Gli era morta, per esempio, da pochi giorni una figliuola. Un amico era andato a trovarlo per condolersi con lui della sciagura. Ebbene, lo aveva trovato già così consolato, come se quella figliuola gli fosse morta da più che cent’anni.

La sua sciagura, ancor calda calda, l’aveva senz’altro allontanata nel tempo, respinta e composta nel passato. Ma bisognava vedere da quale altezza e con quanta dignità ne parlava!

In somma, di quel suo metodo il dottor Fileno s’era fatto come un cannocchiale rivoltato. Lo apriva, ma non per mettersi a guardare verso l’avvenire, dove sapeva che non avrebbe veduto niente; persuadeva l’anima a esser contenta di mettersi a guardare dalla lente più grande, attraverso la piccola, appuntata al presente, per modo che tutte le cose subito le apparissero piccole e lontane.

Possibly a background connection – there’s a line in a Giovvani Verga story I happened to be reading today (Fantasticheria in Vita dei campi and translated as Picturesque Lives in the Penguin Cavalleria Rusticana and Other Stories collection) that describes someone as ‘contemplat[ing] life through the other end of a telescope.’

He had made a special study of that basic essence of being, and called it “the cave of the beast”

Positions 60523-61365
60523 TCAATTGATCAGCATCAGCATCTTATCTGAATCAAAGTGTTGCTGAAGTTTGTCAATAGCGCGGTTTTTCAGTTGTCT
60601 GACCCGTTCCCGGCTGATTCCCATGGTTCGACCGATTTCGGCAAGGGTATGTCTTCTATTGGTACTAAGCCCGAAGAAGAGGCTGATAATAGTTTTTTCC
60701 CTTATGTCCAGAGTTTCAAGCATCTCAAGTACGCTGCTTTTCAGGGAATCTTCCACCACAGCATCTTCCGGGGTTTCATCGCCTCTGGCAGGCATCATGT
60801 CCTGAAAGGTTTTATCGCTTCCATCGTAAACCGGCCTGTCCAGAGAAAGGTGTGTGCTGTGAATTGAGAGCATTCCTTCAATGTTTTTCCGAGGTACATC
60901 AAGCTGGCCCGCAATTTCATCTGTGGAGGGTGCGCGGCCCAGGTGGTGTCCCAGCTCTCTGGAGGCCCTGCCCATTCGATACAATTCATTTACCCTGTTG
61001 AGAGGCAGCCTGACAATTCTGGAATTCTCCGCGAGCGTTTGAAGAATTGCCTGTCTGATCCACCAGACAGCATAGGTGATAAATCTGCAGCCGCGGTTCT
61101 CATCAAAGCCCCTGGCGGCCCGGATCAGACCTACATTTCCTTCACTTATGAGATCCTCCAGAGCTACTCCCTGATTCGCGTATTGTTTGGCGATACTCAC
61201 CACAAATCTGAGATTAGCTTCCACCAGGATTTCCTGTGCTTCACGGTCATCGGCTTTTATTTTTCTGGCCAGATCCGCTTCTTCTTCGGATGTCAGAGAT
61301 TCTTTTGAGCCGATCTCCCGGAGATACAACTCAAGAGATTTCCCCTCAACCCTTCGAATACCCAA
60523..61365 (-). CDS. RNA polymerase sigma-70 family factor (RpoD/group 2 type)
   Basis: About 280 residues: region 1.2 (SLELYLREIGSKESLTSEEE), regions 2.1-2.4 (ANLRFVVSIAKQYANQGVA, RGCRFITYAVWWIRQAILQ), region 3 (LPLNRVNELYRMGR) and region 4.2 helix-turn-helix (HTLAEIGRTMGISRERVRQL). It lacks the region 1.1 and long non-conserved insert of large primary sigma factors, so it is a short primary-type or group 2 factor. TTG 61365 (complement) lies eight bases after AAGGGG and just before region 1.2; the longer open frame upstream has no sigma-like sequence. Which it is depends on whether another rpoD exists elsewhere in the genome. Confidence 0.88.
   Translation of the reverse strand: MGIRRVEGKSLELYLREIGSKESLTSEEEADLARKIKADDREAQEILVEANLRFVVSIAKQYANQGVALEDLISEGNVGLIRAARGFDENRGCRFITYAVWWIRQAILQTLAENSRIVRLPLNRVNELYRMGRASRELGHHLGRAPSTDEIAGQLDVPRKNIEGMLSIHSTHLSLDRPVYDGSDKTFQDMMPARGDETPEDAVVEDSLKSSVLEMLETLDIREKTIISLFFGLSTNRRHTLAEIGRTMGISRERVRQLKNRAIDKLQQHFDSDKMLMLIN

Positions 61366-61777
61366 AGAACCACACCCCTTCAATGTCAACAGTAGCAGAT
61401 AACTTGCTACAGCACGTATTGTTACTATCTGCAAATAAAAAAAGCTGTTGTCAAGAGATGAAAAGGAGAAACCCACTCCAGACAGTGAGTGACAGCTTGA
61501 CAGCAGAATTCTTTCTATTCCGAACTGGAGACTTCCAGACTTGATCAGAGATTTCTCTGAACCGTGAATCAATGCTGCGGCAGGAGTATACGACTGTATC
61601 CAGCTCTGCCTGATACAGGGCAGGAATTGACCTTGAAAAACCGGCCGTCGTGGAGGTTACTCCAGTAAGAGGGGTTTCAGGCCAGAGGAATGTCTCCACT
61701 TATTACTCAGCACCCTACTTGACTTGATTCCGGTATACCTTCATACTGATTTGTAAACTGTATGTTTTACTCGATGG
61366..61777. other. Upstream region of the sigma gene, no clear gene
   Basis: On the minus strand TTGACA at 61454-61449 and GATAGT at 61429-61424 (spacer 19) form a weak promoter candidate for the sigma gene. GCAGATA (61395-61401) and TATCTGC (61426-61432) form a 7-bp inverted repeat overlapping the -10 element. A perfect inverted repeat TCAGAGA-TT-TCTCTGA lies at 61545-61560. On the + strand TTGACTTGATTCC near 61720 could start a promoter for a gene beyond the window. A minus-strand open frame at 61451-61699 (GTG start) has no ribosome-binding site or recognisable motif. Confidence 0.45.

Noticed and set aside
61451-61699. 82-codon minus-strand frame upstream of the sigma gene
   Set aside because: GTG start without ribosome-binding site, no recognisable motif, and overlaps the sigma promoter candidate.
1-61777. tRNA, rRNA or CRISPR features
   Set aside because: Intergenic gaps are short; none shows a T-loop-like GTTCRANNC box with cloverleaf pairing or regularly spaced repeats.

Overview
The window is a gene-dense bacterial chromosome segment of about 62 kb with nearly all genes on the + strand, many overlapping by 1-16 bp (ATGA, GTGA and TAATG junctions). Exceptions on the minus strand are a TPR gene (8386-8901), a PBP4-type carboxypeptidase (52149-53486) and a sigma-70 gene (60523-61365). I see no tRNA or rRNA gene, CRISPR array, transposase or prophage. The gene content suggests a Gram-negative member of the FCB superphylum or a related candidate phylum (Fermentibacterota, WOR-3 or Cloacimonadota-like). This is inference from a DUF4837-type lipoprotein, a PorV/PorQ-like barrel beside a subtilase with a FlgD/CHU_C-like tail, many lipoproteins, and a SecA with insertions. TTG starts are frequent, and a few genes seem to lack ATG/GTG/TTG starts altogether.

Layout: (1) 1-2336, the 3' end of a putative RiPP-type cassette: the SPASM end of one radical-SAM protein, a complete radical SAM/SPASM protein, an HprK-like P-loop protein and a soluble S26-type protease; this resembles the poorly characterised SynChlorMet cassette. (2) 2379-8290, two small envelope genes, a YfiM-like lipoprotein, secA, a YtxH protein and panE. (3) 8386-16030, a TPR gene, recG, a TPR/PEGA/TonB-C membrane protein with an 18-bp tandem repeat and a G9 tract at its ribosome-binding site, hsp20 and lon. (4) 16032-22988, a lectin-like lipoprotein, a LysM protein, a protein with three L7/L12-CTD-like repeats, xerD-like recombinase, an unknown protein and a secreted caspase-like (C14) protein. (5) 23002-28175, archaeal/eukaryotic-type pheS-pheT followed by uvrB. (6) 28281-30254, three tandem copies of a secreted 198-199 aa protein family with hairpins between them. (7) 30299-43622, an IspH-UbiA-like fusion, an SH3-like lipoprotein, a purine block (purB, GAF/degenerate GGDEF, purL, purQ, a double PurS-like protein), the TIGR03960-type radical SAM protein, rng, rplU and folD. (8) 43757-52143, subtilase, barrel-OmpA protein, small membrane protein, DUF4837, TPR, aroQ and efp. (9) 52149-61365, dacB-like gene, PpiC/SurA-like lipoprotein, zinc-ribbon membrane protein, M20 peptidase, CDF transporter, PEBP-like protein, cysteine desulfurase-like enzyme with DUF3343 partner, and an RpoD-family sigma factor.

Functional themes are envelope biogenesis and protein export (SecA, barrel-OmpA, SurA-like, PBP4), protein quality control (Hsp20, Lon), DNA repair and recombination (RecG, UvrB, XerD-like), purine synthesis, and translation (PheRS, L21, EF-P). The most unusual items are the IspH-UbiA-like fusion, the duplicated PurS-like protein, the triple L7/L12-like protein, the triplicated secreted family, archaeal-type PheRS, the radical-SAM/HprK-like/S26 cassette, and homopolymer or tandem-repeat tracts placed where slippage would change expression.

The opening of Luigi Pirandello’s It’s Not To Be Taken Seriously (Non è una cosa seria). The English is from Eleven Short Stories/Undici Novelle but the Italian is online in full here. This and another early story – La Signora Speranza – combined to form the base of a later play, Ma non è una cosa seria.

Perazzetti? No. He was certainly in a class of his own.

He would say things with the utmost seriousness, so that you wouldn’t even know it was him, while he looked at his extremely long, curved fingernails, of which he took the most meticulous care.

It’s true that then, all of a sudden, for no apparent reason . . . exactly like a duck: he would burst out into certain fits of laughter that were like the quacking of a duck; and he would wallow around in that laughter just like a duck.

Many, many people found in that very laughter the best proof that Perazzetti was crazy. Seeing him writhe with tears in his eyes, his friends would ask him:

“But why?”

And he would reply:

“It’s nothing. I can’t tell you.”